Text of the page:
[i] Minnesota Department of Health, Minnesota Board of Dentistry, “Early Impacts of Dental Therapists in Minnesota: Report to the Legislature, 2014” (February 2014) http://www.health.state.mn.us/divs/orhpc/workforce/oral/dtlegisrpt.pdf
[ii] Data provided by Michael Scandrett, MS Strategies research group to Jane Koppelman, Pew Dental Campaign on January 29, 2019.
[iii] “DHAT: Alaska and Beyond!” Presentation to the National Indian Health Board, June 8, 2017, https://www.nihb.org/docs/07182017_tphs/thursday/DHAT%27s%20Improving%20Both%20Oral%20Health%20Outcomes%20&%20Access-%20New%20Research%20from%20Alaska%20&%20New%20Policies.pdf
[iv] Pew analysis based on EDSDT utilization, MN Children (1-20 eligible for 90 days) who received dental care went from 183,773 in 2011 to 228,148 in 2016.
[v] Minnesota Department of Health, Minnesota’s Dentists Workforce, 2014-2015, at http://www.health.state.mn.us/divs/orhpc/workforce/oral/2016dentists.pdf
[vi] Letter from Diane Rydrych, and Prasida Khana, Minnesota Dept. of Health, to Wisconsin legislators, January 31, 2018.
[vii] Pew Charitable Trusts analysis using DHPSA data by county, accessed January 24, 2019, https://data.hrsa.gov/hdw/tools/DataByGeography.aspx . Using Minnesota counties in the 33460 Minneapolis-St. Paul-Bloomington, MN-WI Metropolitan Statistical Area. Population in Twin-City area DHPSAs using federal HRSA data of DHPSAs by county, based on same Minnesota counties in the 33460 Minneapolis-St. Paul-Bloomington, MN-WI Metro Area. Population count based on population-group designated HPSAs only. Population designations in Mille Lacs County excluded due to their rural and partial-rural designations.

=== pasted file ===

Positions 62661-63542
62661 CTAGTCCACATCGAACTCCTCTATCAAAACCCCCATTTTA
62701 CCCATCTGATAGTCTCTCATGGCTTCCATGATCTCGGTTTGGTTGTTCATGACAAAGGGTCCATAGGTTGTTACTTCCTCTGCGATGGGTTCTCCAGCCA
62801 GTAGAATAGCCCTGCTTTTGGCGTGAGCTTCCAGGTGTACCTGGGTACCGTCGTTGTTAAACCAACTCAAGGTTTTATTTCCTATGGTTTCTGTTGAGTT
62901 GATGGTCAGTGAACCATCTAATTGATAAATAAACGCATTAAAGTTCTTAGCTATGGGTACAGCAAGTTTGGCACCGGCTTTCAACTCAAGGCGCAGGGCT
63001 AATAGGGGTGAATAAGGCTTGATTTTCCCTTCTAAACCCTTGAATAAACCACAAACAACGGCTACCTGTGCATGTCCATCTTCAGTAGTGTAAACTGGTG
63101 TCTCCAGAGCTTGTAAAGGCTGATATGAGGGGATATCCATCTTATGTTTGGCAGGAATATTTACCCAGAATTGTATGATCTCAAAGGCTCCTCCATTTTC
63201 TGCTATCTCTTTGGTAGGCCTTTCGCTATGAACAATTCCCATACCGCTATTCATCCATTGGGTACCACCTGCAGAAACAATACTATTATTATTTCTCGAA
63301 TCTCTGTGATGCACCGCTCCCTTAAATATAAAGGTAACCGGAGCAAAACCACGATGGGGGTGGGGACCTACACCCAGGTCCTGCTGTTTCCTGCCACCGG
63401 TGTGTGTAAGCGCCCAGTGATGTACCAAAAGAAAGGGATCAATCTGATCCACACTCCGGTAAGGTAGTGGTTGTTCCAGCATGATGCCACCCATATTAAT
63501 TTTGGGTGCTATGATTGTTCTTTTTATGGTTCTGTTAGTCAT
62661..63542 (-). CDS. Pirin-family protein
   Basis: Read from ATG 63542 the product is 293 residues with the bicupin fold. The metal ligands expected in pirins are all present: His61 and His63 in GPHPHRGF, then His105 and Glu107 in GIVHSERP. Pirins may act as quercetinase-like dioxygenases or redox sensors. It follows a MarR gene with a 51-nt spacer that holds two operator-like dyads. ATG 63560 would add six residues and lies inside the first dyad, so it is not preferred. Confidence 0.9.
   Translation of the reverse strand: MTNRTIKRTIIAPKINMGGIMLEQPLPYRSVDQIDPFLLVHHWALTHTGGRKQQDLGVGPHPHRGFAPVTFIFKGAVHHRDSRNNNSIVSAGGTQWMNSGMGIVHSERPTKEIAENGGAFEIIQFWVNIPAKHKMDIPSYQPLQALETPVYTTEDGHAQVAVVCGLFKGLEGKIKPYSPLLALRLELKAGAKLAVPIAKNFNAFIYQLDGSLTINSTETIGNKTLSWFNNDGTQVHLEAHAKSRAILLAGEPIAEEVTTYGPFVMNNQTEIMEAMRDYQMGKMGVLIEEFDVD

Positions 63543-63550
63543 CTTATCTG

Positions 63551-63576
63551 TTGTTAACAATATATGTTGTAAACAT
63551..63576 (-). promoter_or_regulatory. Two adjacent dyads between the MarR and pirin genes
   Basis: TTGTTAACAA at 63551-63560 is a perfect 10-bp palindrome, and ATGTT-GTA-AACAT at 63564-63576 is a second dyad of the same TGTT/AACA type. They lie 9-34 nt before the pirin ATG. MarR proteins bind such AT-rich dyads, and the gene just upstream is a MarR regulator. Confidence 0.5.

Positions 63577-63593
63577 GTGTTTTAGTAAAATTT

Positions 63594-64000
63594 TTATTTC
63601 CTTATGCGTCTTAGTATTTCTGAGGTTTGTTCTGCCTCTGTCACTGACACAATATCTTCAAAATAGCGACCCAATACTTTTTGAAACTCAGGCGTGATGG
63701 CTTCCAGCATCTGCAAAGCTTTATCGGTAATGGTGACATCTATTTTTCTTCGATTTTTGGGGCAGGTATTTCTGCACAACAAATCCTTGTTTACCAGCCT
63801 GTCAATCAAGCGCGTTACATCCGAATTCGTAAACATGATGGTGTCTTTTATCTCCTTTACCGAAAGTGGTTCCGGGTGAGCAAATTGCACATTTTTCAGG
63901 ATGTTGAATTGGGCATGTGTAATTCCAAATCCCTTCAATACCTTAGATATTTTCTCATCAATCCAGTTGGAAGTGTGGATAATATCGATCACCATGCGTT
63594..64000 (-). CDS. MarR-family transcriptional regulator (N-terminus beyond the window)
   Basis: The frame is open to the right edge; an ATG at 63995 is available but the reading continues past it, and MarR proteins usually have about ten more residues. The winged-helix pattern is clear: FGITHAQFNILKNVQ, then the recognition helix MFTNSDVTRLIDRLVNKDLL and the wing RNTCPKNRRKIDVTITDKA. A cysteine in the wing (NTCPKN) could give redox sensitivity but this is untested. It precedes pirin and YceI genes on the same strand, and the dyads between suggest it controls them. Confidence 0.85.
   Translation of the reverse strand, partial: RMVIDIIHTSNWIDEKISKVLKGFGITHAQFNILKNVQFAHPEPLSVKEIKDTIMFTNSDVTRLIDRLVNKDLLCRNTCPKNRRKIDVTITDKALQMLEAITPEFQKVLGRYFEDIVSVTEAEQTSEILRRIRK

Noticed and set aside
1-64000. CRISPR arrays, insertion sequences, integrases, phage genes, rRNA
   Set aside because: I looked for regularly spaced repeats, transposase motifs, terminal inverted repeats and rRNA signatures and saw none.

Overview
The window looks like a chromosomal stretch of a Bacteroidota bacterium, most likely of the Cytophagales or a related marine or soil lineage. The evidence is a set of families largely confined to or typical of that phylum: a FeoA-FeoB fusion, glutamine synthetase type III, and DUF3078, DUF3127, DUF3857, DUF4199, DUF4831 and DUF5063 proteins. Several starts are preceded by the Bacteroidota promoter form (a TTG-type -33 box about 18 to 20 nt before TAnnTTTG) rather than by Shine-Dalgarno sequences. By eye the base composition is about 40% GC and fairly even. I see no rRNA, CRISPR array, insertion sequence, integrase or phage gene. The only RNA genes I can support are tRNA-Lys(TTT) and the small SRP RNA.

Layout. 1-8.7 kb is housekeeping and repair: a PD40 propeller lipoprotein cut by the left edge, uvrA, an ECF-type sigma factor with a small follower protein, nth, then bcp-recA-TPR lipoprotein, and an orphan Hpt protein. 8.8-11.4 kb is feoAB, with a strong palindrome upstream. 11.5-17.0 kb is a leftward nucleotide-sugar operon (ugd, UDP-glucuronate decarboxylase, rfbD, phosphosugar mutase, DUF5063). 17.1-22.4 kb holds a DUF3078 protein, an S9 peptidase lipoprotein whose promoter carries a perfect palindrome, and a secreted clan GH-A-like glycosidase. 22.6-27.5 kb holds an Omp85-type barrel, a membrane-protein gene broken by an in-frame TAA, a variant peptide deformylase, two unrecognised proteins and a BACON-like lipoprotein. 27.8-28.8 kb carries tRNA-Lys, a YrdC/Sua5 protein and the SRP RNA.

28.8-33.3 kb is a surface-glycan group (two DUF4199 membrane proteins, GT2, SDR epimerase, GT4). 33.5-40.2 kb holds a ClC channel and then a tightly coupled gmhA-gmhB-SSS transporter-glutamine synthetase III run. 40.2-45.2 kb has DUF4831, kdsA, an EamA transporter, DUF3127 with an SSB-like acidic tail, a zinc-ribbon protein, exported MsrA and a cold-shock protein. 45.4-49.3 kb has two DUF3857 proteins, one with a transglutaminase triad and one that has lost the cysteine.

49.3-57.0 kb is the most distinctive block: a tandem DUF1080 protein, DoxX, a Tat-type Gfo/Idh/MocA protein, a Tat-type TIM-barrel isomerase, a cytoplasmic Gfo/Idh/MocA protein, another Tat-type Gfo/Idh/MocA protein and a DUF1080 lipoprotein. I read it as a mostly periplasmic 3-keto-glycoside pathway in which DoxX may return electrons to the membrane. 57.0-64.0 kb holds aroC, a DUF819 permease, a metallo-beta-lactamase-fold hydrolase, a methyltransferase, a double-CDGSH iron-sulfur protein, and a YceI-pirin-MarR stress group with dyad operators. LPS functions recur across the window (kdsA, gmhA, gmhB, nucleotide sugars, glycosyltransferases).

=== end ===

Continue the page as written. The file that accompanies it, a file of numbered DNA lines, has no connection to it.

[viii] Minnesota Department of Health and the Minnesota Board of Dentistry, “Dental Therapy in Minnesota, Issue Brief, 2018, http://www.health.state.mn.us/divs/orhpc/workforce/oral/2018dtbrief.pdf
[ix] Buchmueller, T. et. Al., “THE EFFECT OF MEDICAID PAYMENT RATES ON ACCESS TO DENTAL CARE AMONG CHILDREN,” NBER Working Paper 19218 (July, 2013). Available at https://www.nber.org/papers/w19218.pdf
[x] Minnesota Department of Health, Minnesota Department of Human Services, and Health Reform Minnesota, “Dental Therapy Toolkit: A Resource for Potential Employers,” February 2017, http://www.health.state.mn.us/divs/orhpc/workforce/emerging/dt/2017dttool.pdf
[xi] Email correspondence from Michael Scandrett, J.D., MS Strategies to Jane Koppelman, Pew Dental Campaign on January 3, 2018.
[xii] Wisconsin Capital Bud Facts:get Funding for Marquette School of Dentistry Expansion https://legis.wisconsin.gov/lab/media/1162/13-13full.pdf
[xiii] See https://legis.wisconsin.gov/lab/reports/11-dentaleducationcontract_ltr.pdf
[xiv] American Dental Association, “Dental Education, Report 3: Finances, Table 1 a. Fiscal Statistics for All Dental Schools, FYE 2006 to 2016,” accessed January 24, 2019, https://www.ada.org/en/science-research/health-policy-institute/data-center/dental-education .
Opponents' Arguments Don't Hold Up
Opponents SAY: Wisconsin doesn’t need dental therapists. Dentists can solve the access problem if the state only increased Medicaid reimbursement rates
Opponents SAY: Training dental therapists will be a drain on the state budget
Opponents SAY: Dental therapists have not increased access to care where they are working
Opponents SAY: DTs in Minnesota are not improving children’s access to care, as evidenced by the declining percent of Medicaid children receiving dental care in Minnesota
Opponents SAY:In Minnesota dental therapists have been concentrated in the Twin Cities instead of the rural areas they are intended to serve.
Dental therapists are geographically distributed in proportion to the state’s population: